Egypt's Prime Minister Sherif Ismail (4rth R) at the remines of a plane crash at the desert in central Sinai near El Arish city north of Egypt, October 31, 2015.
(photo credit: (AICF/CHRIS LEE))
Russia is likely to increase its military involvement in Syria due to the widely assumed terrorist bombing of the plane that crashed in Sinai on October 31.
However, the consequences of such an escalation in Syria and perhaps elsewhere against Islamic State in the Middle East, is going to have to be weighed against the fallout – more attempts by the terrorist group to carry out attacks against Russia worldwide.
Israel would closely follow any changes in Russia’s involvement in Syria, as it may hamper its own maneuverability in the country.
Russia could also decide to sharply increase its support for Arab states and other proxy forces fighting against Islamic State. This could include the provision of military equipment and advisers, and even improved intelligence cooperation.
Such steps to boost its action against Islamic State would further move regional forces opposing the group toward the Russian camp and away from the US, which is seen as providing weak support.
The Sinai plane crash: did ISIS do it?
Russian communications intercepted by US intelligence agencies show Russia believed the plane was brought down by a bomb, US sources familiar with the matter said on Monday.
All 224 passengers and crew were killed when Metrojet Flight 9268 crashed in the desert on the way from Sharm e-Sheikh to St. Petersburg.
Egypt and Russia have yet to formally announce the cause of the disaster. Both countries dismissed as premature US and British assessments last week that a bomb was likely responsible.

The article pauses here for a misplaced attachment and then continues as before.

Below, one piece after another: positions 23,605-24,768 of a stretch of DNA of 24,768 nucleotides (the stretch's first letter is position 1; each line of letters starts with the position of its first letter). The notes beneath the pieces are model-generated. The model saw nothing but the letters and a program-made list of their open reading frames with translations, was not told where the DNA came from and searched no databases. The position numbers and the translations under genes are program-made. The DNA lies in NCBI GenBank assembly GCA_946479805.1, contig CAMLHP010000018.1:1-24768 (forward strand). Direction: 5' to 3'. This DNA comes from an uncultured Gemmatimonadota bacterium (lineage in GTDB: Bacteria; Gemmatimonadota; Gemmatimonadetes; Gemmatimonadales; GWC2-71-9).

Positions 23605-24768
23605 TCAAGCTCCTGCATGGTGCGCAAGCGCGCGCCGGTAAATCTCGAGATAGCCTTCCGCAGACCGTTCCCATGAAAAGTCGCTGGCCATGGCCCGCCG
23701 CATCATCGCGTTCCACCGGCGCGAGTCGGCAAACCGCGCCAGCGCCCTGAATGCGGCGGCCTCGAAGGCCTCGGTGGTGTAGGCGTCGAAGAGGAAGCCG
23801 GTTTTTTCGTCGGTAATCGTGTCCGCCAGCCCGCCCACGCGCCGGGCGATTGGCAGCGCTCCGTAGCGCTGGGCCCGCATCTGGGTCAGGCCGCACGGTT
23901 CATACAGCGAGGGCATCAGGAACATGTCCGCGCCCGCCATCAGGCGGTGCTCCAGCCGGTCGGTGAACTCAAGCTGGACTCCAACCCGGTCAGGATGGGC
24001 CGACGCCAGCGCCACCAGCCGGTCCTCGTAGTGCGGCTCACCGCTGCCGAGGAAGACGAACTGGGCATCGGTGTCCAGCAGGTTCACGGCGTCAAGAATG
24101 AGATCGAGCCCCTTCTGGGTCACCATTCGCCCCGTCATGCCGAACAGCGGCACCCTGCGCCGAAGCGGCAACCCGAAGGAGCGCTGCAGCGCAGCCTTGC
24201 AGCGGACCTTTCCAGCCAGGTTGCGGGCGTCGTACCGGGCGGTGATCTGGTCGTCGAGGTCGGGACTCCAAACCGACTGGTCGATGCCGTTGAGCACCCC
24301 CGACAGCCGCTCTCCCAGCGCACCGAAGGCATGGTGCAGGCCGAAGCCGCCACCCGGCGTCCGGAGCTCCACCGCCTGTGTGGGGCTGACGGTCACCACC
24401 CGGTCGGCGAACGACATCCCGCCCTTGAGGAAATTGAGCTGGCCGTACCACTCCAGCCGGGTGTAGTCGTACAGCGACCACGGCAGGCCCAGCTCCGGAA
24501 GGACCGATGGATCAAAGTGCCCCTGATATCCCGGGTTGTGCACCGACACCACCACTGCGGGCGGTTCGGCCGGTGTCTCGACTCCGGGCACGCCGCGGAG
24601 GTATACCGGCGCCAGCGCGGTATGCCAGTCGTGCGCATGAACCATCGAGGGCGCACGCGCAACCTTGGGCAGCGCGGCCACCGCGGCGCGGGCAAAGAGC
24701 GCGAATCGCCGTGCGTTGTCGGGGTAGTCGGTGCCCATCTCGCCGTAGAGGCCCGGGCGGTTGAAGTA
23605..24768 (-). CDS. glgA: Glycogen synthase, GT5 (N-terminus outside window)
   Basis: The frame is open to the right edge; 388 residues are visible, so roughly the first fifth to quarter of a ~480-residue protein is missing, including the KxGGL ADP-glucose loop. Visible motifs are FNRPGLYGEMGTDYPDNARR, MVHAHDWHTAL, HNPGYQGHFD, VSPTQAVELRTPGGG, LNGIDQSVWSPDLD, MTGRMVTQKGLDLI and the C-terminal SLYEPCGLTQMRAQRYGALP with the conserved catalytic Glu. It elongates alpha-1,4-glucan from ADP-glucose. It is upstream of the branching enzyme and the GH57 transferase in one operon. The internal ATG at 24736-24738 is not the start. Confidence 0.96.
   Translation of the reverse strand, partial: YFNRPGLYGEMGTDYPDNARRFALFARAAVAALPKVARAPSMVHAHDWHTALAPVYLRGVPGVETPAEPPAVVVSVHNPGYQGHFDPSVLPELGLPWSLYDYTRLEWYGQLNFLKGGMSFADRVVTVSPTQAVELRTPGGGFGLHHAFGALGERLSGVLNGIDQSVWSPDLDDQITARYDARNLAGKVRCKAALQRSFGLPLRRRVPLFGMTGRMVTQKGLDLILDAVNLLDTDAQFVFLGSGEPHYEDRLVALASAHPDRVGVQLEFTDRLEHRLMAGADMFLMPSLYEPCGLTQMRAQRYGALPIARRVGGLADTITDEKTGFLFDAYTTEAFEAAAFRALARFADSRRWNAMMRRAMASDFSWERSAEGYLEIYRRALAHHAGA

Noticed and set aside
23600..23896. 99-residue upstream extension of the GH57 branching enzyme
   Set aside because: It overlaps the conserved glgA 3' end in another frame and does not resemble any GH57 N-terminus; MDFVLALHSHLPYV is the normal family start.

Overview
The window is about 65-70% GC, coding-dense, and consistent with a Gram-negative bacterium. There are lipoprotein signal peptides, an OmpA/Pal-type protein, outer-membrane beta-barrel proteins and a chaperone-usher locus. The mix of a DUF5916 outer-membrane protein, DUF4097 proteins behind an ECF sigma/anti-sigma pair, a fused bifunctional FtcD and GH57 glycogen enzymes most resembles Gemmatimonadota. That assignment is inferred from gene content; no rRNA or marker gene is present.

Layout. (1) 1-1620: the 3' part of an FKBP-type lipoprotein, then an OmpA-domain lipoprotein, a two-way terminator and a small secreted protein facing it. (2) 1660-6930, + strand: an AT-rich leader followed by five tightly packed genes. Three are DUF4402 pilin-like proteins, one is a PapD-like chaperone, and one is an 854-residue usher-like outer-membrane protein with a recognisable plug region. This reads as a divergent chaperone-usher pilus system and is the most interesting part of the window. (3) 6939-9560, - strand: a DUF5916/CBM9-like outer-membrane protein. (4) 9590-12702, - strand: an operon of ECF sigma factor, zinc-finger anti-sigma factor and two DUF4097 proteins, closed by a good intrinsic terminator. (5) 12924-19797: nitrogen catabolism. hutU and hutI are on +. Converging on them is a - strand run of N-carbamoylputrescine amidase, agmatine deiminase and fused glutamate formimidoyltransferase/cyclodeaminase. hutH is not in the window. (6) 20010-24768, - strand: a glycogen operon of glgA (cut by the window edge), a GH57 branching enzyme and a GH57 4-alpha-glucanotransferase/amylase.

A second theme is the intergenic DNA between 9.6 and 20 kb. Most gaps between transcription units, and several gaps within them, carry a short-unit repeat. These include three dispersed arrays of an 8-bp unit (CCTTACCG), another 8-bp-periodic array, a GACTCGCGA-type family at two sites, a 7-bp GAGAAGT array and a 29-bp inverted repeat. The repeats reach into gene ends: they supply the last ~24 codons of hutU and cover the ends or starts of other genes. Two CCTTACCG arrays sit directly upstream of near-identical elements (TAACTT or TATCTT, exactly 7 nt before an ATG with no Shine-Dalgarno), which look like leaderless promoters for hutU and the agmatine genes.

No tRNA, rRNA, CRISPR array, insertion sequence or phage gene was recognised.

Zvi Magen, a senior fellow with the Institute for National Security Studies, told The Jerusalem Post
in an interview on Tuesday that Russia has been trying to avoid reality by declining to admit its plane was downed in a terrorist attack, as that fact may complicate its position.
“They know they will have to respond. It is not pleasant, but that is the price it pays for its intervention in Syria,” said Magen, a former Israeli ambassador to both Ukraine and Russia.
The worry for Russia, he said, is that if it decides to increase attacks against Islamic State, the country could suffer retaliation from the terrorist group’s supporters among its sizable Muslim population.
Russian media propaganda is likely to use the attack to justify its intervention in Syria against Islamic State and other opposition Islamist groups, he said. The Kremlin is also likely to present the plane bombing as a small setback in its “heroic war against the terrorists in Syria.”
In an INSS Insight article published on Sunday, Magen, Sarah Fainberg and Benedetta Berti wrote that Russia’s military intervention in Syria is being closely followed in Jerusalem, as it “constitutes a challenge to Israeli interests in this theater, and raises concern about future negative developments.”
Daniel (Dima) Course, a founding member at the Israeli Center for Russian and Eurasian Studies, who teaches at Ariel University, told the Post that Russia is in a serious dilemma.
From the start, there was a contradiction between their main strategic objective of ensuring the survival of President Bashar Assad’s regime and its Alawite enclave and its publicly claimed goal of defeating Islamic State.
“Now it is clear that this mission is impossible without a large ground operation,” said Course.
“The Russian media covered the tragedy in Egypt very cautiously, and the overall tone regarding the war in Syria right now is still somehow ‘triumphant,’” he explained.
Course doesn’t see the plane attack as a trigger to a serious escalation in Syria, but sees the Russian promise of a short and elegant operation fading.
Russia may find itself caught between the undesirable options of a major ground operation or a retreat, added Course.Reuters contributed to this report.
Join Jerusalem Post Premium Plus now for just $5 and upgrade your experience with an ads-free website and exclusive content. Click here>>